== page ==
Friday, March 18, 2011

Legislation for U.S. Child Victims of Sex Trafficking

Much Needed Legislation For U.S. Child Victims Of Sex Trafficking: Excitement was brewing on Capitol Hill yesterday as, Senators Wyden (D-OR) and Cornyn (R-TX) Reintroduced the 2010 Domestic Minor Sex Trafficking (DMST) Deterrence and Victims Support Act of 2010 (H.R. 5575).… The Domestic Minor Sex Trafficking Deterrence and Victims Support Act of 2011 has a new breath of life and is stronger than ever. The 2011 will provide crucial funds for services and shelter, and see that victimized children are not criminalized. It is estimated that more than 100,000 children are victims of sex trafficking each year in the United States according to recent estimates. The bill, if passed, calls for the establishment of six shelters to be placed across the U.S., which would provide a much needed safe haven for minors trafficked and sold into sexual slavery. Currently there are approximately some 50 designated beds in the country for U.S. sex trafficking victims, a number that cannot be comprehended for those fighting to support the 100,000 victimized youth each year. [HSEC-3.10; Date: 17 March 2011; Source:

Thursday, March 17, 2011

Webinar: "How U- and T-Visas can Assist Trafficking Victims"

HHS Rescue & Restore to Host WebEx Training:

“How T and U visas Can Assist Trafficking Victims

Thursday, March 24, 2011

2:00 – 3:00 p.m. (Eastern Time)


The U.S. Department of Health and Human Services (HHS) is hosting a series of free, online WebEx training sessions on a variety of topics related to human trafficking. The information session on Thursday, March 24, will focus on T visas and U visas for trafficking victims and address the following:

· Who can apply for a T or U visa;

· How to obtain a T or U visa;

· The benefits of T and U visas for trafficking victims; and

· Access to federally funded benefits and services via the T visa.


Ms. Rosemary Hartman, Adjudications Officer, Office of Policy and Strategy, U.S. Citizenship and Immigration Services (USCIS), Department of Homeland Security (DHS)

Mr. Scott Whelan, Adjudications Officer, Office of Policy and Strategy, USCIS, DHS

The Trafficking Victims Protection Act of 2000 (TVPA) offers protection for trafficking victims by allowing foreign victims of severe forms of trafficking in persons to apply to DHS for immigration relief, including the T nonimmigrant status (T visa) or U nonimmigrant status (U visa).

In her role at USCIS, Ms. Hartmann manages policy development and implementation of immigration relief for victims of human trafficking, the T and U nonimmigrant status, and the Special Immigrant Juvenile status for abused, abandoned and neglected immigrant minors. Mr. Whelan manages policy development and implementation of immigration relief for victims of human trafficking and other qualifying crimes through the U nonimmigrant status.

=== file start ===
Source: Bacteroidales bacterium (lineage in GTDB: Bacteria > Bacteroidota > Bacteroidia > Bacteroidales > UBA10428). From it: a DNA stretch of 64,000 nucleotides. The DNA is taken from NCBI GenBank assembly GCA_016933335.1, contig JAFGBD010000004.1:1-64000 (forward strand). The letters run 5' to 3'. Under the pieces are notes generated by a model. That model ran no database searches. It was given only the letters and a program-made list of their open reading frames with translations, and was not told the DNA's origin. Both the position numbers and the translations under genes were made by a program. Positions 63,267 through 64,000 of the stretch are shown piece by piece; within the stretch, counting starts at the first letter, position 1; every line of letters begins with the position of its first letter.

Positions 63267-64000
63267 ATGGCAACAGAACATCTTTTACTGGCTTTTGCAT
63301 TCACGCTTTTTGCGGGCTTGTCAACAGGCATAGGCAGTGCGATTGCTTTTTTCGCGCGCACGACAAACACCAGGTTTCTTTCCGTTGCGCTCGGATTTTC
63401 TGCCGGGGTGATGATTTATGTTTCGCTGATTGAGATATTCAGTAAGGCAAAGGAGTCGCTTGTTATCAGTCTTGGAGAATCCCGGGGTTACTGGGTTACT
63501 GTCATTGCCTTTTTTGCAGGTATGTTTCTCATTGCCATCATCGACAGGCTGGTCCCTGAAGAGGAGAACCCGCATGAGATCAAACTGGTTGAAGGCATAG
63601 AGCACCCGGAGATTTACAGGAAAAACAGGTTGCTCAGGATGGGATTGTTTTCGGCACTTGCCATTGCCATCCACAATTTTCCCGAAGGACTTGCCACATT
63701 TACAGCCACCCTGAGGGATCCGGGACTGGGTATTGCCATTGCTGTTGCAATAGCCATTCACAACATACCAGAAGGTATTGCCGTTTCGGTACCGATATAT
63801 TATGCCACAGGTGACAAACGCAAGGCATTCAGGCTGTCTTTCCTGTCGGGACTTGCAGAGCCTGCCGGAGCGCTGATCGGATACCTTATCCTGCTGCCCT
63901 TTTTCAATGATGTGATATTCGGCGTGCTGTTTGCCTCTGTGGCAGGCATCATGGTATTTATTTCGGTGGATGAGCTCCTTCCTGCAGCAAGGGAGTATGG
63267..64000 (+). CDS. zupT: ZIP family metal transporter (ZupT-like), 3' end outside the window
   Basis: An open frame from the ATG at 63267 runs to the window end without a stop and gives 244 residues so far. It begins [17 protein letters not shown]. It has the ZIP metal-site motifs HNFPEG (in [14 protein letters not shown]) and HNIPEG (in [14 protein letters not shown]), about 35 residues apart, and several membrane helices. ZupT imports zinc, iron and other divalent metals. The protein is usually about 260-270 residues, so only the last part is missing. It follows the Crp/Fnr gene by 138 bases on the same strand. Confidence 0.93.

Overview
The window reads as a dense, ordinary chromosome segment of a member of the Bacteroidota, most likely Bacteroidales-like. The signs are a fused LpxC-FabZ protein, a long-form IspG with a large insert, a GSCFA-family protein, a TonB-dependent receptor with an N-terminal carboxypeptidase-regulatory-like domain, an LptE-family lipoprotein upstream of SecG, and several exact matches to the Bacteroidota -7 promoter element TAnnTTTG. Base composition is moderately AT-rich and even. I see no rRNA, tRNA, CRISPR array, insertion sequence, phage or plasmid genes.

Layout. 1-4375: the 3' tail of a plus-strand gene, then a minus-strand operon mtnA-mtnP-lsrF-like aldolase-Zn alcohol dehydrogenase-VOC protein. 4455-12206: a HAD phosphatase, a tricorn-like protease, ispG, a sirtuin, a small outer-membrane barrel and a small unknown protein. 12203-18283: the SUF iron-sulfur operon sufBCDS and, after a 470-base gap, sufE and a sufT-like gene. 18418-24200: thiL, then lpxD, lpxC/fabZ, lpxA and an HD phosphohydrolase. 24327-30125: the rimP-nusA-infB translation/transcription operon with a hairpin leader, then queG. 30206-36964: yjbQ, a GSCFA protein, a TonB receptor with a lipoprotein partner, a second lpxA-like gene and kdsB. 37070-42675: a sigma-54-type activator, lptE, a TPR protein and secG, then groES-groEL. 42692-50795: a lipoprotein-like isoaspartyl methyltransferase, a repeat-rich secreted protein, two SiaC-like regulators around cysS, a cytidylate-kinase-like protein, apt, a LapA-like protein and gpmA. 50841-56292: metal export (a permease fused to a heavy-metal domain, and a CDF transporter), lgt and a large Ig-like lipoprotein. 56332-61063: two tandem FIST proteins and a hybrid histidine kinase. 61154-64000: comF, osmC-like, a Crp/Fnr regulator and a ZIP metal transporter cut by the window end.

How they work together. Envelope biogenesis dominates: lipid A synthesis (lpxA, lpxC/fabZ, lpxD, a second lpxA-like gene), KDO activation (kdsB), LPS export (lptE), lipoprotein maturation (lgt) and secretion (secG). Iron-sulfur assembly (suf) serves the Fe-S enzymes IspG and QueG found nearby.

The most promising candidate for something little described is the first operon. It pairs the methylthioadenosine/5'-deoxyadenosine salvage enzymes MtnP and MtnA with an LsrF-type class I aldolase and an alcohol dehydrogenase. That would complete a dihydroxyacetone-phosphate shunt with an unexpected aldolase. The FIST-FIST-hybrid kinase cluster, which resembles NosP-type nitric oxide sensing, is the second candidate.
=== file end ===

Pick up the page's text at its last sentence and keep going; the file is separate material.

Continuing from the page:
How to Register:

To register for the Thursday, March 24th, 2:00 p.m. (Eastern Time) training session, please click on the link below (or place it into your Internet browser):

Multiple participants from an organization are encouraged to register one individual for the session; participants can view the training through one computer and a speaker phone.

For those of you not familiar with WebEx trainings, all you need is access to a computer, the Internet, and your phone. After you register, the WebEx system will send you a confirmation e-mail with login information for both the web and the teleconference portions. Please save the confirmation email because it includes the following information:

Toll-free phone number and participant passcode for the audio portion of the training session; and

Web site link and passcode (same as the phone passcode) so you can view the PowerPoint (ppt) presentation as it is being presented. The ppt will advance automatically during the training session.

As part of the WebEx session, you can ask the presenter questions. Once on the call, the technician will guide you on how to ask questions orally. The speaker will answer questions during the last 15 minutes of the presentation.

We look forward to your participation!


Maggie Wynne

Director, Anti-Trafficking in Persons Division

Rescue & Restore

National Human Trafficking Resource Center • 1-888-3737-888

Monday, March 14, 2011

New Neighbors Play Launches Performance Series

A family has to leave their homeland and move to Vermont. At first, it is hard to adjust because things are so different here. Then, just as they begin to get settled, the father is robbed while walking home from work. The family is frightened and confused. Should they call the police?

Living the Good Life in Vermont was created by the Awareness Theater Company of VSA Vermont to help refugees and immigrants understand their rights when crime happens to them....and to help Vermonters understand the feelings and experiences of our new neighbors!

The play, which was written and directed by Emily Anderson, will be performed at local community venues, schools, and houses of worship across the state this spring, summer and fall. It is approximately 1/2 hour long, and there will be a question and answer period after each performance. Interpreters will be available for performances in specific cultural communities.

We can incorporate a performance of the play into a larger community or school event. To book a performance in your area, contact Ian Williams: or 802-399-9997.

To view a short psa about the play, visit

A video will also be available soon, free of charge, with translation into nine languages. To reserve a copy, contact Barbara Whitchurch: